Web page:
Five Things to Know Before Your Boiler Breaks Down
Having your boiler breakdown can be very stressful. According to British Gas, a boiler breaks down every 20 seconds in the UK. With these alarming statistics, it would be useful to be prepared in case your boiler breaks down, so you’re not left panicked and without hot water and heating for longer than necessary.
There are a few things you can do in case of any emergency, which could ultimately save you money in costly repairs.
Know where your water shut-off valve is
If there is a problem with your boiler leaking, you could find your property being hit with water damage. Knowing where the water shut-off valve is can save you thousands in water damage repairs, as you will be able to stop all the water from running through your property.
What might only start as a small leak can escalate quickly, so it’s better to shut off the water to your boiler, and home, than risk flooding a room while waiting for an engineer, and then having to pay more for expensive water damage repairs.
It’s worth finding this valve when you’re not in an emergency, so you’re not pushed for time when an unexpected leak occurs. You should also check to make sure you can actually turn it by hand yourself during a convenient time, rather than finding out you need help to turn it off during an emergency.
Know your insurance policy
If you do have insurance on your boiler, it will be worth knowing whether you’re covered on emergency repairs, and how much your excess is. If you recently bought a brand new boiler, it could have come with a warranty, or insurance from the company that installed it. For example, LS1 Boiler Installation offer a one year’s aftercare service worth £300 with every new boiler they install. Knowing whether you’re covered could save you from splashing out on emergency repairs by digging into your savings.
Some home insurance also covers boiler breakdowns, so it’s worth knowing whether you can put a claim in with your insurance provider.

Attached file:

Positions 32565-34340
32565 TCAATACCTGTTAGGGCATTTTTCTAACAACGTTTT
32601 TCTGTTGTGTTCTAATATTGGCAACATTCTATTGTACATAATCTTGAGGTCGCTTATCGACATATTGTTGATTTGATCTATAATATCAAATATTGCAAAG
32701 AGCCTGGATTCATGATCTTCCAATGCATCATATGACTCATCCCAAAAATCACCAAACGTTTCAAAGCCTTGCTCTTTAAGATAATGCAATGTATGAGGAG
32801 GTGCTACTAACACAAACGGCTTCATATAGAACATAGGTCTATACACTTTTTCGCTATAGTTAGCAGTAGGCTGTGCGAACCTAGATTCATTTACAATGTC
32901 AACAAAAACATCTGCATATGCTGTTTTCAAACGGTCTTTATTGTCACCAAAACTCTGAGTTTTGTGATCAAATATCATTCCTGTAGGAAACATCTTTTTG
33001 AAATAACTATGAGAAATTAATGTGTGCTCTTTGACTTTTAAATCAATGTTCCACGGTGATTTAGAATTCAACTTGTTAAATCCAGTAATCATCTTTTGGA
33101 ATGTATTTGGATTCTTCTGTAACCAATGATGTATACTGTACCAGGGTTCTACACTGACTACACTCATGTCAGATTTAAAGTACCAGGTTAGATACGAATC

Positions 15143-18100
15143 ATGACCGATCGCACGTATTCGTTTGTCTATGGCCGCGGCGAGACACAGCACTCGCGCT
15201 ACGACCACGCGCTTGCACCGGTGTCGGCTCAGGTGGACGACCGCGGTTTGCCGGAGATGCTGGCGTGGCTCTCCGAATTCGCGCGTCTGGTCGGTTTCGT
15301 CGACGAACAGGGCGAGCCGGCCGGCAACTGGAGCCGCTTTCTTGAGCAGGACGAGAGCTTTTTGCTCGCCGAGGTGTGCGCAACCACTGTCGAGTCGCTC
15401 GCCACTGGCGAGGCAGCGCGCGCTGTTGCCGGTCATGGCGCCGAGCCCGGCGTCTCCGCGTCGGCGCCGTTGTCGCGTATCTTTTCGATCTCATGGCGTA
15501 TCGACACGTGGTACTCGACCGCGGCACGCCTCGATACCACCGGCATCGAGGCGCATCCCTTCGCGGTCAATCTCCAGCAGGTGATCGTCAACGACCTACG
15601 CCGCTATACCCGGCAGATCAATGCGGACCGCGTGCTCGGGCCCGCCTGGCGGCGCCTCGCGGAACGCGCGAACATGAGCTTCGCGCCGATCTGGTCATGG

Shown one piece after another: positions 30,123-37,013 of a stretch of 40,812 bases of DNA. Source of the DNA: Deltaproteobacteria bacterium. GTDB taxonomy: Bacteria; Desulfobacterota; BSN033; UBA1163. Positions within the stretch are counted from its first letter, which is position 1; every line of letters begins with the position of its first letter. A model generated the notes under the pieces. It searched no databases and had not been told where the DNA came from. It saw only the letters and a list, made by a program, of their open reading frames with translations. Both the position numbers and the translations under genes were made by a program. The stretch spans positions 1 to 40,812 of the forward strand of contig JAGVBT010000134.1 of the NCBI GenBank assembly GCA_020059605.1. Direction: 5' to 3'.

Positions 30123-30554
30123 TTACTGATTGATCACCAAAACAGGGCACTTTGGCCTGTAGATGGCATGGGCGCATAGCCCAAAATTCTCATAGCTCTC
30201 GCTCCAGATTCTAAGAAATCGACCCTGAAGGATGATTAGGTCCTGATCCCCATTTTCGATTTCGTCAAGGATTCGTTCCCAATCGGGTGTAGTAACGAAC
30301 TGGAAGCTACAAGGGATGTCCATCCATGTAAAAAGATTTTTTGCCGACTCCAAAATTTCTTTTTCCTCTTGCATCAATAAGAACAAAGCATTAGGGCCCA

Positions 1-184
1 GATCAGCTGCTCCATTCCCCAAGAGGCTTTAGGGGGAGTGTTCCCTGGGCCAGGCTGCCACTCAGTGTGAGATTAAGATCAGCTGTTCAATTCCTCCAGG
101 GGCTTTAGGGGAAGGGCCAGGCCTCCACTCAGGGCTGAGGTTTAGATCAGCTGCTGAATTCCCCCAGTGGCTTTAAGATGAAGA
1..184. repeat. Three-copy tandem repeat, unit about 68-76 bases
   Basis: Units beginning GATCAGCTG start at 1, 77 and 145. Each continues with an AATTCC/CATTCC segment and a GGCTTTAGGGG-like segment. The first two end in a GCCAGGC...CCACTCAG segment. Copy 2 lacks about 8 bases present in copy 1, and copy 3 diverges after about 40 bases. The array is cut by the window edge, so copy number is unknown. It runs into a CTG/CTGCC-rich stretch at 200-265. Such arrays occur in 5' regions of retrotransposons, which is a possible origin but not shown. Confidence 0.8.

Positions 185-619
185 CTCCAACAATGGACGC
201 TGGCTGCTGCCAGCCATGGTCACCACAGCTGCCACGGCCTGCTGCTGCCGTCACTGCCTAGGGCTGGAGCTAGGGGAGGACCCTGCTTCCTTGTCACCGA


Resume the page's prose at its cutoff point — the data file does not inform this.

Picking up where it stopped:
Have the number for a 24-hour plumber
If the worst happens, and you need to call a plumber in the early hours of the morning, it would be nice to have someone recommended to you by a friend or family member, rather than go with the first number you find from a quick Google search.
Using someone that’s been recommended to you by someone you trust can help make sure you get the best value for money. If you don’t have this however, there are websites online dedicated to linking consumers with reputable tradespeople, such as TrustMark, which can be helpful if you’re in an emergency.
Keep your manual close to hand
When your boiler breaks down, you’ll understandably be stressed and panicked over how to fix it. Make things a little calmer for you by keeping a copy of the boiler manual close to hand, so you can easily find where the reset button is, should you forget it. The manual may also show you quick fixes if the problem is something that can be easily fixed without the need to call an engineer, which can save you money.
For example, you may just need to adjust the pressure on the boiler if it has dropped too low, or even if it has gone too high. Your manual should explain how to refill or tighten the pressure so it remains at the optimal level, saving you the cost of calling an emergency plumber.
Get your boiler serviced regularly
As Heatable explains having your boiler serviced annually can prevent any breakdowns, as the engineer will ensure that your boiler is kept working as efficiently as possible. A boiler that runs as efficiently as possible can save you money on your bills overall, as there’s less energy being wasted, and it also reduces the risk of your boiler breaking down. Keeping your boiler working to maximum A-rated efficiency can save you up to £340 on your bills per year, so it’s worth getting your boiler serviced annually.
Some insurance policies will only cover you for boiler breakdowns if you have it serviced annually. It’s important to keep proof of when you have your boiler serviced, otherwise your insurance provider may not pay out a claim, which could cost you even more money.